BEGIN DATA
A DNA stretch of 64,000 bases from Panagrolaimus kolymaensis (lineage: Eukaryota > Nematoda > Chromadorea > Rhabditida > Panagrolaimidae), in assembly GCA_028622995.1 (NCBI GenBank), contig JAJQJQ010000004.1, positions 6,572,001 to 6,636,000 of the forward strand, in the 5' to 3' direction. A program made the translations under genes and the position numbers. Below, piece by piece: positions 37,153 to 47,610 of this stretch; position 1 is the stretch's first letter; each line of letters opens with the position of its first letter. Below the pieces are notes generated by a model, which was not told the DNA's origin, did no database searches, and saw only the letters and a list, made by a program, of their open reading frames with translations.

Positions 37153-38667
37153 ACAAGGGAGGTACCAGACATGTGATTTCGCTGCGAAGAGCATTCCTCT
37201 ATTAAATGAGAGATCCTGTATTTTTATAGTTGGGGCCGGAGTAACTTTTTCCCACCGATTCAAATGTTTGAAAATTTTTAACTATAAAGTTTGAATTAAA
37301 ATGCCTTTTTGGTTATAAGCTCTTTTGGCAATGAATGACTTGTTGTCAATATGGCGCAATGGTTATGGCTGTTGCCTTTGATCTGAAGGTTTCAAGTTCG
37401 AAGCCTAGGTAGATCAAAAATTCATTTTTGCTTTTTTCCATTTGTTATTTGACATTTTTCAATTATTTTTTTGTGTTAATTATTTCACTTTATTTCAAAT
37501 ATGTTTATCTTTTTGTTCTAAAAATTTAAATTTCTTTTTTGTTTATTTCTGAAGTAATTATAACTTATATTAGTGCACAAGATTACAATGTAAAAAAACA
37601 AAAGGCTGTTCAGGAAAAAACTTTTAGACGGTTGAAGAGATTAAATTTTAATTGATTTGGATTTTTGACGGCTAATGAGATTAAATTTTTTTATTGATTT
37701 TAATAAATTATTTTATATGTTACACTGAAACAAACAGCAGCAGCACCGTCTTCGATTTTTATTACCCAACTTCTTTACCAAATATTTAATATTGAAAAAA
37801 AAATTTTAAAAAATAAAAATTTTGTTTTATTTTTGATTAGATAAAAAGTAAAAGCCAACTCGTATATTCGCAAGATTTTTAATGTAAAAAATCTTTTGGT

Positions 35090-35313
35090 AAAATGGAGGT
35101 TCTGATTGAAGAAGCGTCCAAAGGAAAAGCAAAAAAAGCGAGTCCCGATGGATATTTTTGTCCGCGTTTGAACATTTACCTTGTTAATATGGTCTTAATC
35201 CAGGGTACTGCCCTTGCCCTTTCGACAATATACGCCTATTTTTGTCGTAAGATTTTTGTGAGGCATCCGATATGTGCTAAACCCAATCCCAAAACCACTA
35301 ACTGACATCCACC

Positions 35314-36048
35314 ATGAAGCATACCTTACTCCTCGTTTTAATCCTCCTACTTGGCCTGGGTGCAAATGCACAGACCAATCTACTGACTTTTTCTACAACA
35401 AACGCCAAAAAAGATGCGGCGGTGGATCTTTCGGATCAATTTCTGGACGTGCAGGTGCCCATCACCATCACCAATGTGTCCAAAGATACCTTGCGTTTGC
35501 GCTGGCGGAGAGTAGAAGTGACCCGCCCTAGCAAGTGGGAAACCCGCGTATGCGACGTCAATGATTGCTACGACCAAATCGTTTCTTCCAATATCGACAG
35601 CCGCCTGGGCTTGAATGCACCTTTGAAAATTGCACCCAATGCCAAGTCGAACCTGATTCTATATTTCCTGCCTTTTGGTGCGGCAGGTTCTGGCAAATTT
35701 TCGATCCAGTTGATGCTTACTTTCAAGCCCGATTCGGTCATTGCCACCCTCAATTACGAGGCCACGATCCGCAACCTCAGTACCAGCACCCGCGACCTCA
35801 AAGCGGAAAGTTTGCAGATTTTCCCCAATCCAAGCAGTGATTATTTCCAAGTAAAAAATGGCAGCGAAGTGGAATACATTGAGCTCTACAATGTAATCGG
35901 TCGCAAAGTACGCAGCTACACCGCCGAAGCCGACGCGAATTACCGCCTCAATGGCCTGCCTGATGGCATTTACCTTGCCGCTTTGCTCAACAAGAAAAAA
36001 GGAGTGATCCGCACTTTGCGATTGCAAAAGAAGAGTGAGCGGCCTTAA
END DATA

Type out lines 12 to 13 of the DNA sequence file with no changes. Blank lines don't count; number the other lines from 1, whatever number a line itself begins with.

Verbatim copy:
35090 AAAATGGAGGT
35101 TCTGATTGAAGAAGCGTCCAAAGGAAAAGCAAAAAAAGCGAGTCCCGATGGATATTTTTGTCCGCGTTTGAACATTTACCTTGTTAATATGGTCTTAATC